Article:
Perspective – Hard to Gain but Great to Have

by Sandy L on August 8, 2010

Webster’s Dictionary defines perspective as:

“the capacity to view things in their true relations or relative importance.”

Sandy L’s definition of perspective:

“A much needed life experience that helps prevent a sense of entitlement to things that aren’t really that important.”

I think this sense of entitlement is what gets people into so much financial trouble.

Babci’s Extreme Perspective:

Babci has the ultimate perspective. Any life for an able bodied individual in America was better than the life she had…and when she finally got here after 20 years of trying, she was happy to learn that she was not wrong.

Even though she lived in a neighborhood that many would deem unsafe, she grew up during WW2 when entire towns of people were being shipped off to concentration camps to die.

Even though she worked in a dirty factory and lost a finger, she was getting paid and was not in a slave labor camp like my aunt and uncle had to endure for 5 years of their life.

Even though her home was in disrepair when she bought it, it had electricity, plumbing, and heat. To top it off, she had a job so and could afford to pay the utility bills.

Even though she bought her clothes at second hand stores, she had access and money to be able to buy a variety of outfits.

Perspective Can also Change As Your Situation Changes – For Good or Bad

When my mom was on the plane to America, she was at loss as to what to give my uncle for sponsoring her to come to this country. She really had nothing to give but her gratitude.  She had an idea when the airplane meals came.  Her meal included a fresh orange. This was it! She had never seen or eaten citrus fruit and she was sure this was a gift worthy of her gratitude.  She saved this orange and smuggled past customs to be able to give it to him.

They arrived at his home and she was eager to present him with the orange.  She pulls it out and he laughs.  “You stupid woman, you should have eaten the orange, I don’t need it.”  He points to a bowl full of oranges and bananas.

Similarly, people’s perspectives of what’s a want vs a need often gets adjusted after a job loss or starting a family.

As an aside, one of the things my mom did when she got extra money was periodically send a case of oranges to her twin sister’s family in Poland. My cousin told me it was one of her most cherished childhood memories.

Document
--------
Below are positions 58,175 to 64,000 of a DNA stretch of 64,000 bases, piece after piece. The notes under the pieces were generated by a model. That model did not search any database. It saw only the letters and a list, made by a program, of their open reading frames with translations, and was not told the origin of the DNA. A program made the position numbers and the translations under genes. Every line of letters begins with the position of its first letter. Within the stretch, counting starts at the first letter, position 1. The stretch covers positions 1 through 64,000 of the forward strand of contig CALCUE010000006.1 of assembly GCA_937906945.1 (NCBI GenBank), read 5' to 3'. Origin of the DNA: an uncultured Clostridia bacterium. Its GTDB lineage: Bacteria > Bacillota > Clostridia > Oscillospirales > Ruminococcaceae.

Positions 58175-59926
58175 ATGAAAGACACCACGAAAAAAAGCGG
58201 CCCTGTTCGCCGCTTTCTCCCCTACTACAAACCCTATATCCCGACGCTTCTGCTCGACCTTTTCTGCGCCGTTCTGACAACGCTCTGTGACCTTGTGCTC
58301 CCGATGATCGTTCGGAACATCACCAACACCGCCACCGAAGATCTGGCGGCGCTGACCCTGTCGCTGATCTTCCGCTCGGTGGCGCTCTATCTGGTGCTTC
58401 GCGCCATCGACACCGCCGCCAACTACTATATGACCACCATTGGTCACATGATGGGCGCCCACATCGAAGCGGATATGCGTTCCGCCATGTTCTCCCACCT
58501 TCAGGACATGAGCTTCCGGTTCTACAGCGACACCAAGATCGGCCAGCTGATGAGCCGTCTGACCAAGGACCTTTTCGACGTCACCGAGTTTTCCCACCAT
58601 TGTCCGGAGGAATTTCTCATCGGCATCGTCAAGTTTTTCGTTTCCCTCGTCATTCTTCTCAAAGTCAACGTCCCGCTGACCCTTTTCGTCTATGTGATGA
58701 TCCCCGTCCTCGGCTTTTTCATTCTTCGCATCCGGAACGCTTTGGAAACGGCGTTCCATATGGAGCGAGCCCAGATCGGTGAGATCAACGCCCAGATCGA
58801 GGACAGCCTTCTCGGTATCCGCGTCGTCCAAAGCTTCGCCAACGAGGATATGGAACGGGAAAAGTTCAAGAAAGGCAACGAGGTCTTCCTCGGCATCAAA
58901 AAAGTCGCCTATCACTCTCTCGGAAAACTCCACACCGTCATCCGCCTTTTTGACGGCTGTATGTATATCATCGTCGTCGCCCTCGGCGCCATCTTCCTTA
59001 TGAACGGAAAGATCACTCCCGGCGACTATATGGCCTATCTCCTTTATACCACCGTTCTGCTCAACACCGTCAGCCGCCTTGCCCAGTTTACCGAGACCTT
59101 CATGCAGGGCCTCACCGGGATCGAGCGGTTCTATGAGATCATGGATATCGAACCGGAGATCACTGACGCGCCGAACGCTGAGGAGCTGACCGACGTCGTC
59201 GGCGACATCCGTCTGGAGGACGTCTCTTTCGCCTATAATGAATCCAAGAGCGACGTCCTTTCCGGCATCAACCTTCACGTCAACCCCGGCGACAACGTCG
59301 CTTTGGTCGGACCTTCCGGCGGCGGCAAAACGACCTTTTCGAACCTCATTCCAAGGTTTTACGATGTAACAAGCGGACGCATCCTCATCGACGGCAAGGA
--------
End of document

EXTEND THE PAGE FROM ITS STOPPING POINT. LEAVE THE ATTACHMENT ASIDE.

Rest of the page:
How to Adjust Your Perspective

I’m constantly trying to talk myself out of being upset over trivial things.

If I’m having a bad day at work, I try to remember all the people who would trade places with me in a heartbeat.   If I’m shopping for a car, I refuse to test drive ones that are outside my price range.

I’m always trying to think of  ways to expose my kid’s to some perspective and also keep mine in check. I think living in an average neighborhood helps but I would love to hear people’s ideas.

How has your perspective changed over the years? Please share your story.

{ 2 comments… read them below or add one }

Little House August 8, 2010 at 2:55 PM

I think that my perspective has definitely changed over the years. I was never a huge shopper, it was easy for me to say “no” to something. However, I’ve become even more frugal and analyze if I really need something, or just want it. My only downfall is Starbucks coffee, that little pleasure alone can perk me up (quite literally!)

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Budgeting in the Fun Stuff August 10, 2010 at 4:00 PM

I’ve had a strange shift of perspectives. My mom was a single mom until I was 8 and she married my step-dad. Up until then, we were poor. Not as poor as your mom, but like one small level up (we lived in okay neighborhoods that were just old instead of bad neighborhoods…that was pretty much the main difference).

After she remarried, we immediately became middle class. We moved into a house he bought for the 3 of us. They still had long-term plans for a bigger house, so we still pinched pennies, but you could just tell as a kid that we were much better off.

Then my little sister came along and we moved into a huge house and just lived semi-frugally. I know my parents saved a bunch, but we took trips and ate more meat and stuff.

After about 10 years, it was obvious money wasn’t an issue anymore. I was in college and utting myself through, but I could see that they saved a set amount but started splurging more often.

My dad retired early last year and they are living really nice lives. Hobbies and pets keep them busy and money is clearly a non-issue. Great budgeting and saving led to a pretty great retirement fund.

So, I personally lean towards frugal but a splash of splurge. My husband is a little more centered. Together we compromise and save a lot while we also budget for a lot of fun. We still work on the balance once in a while, but I do enjoy the cruises and name brand toilet paper, lol. :-)

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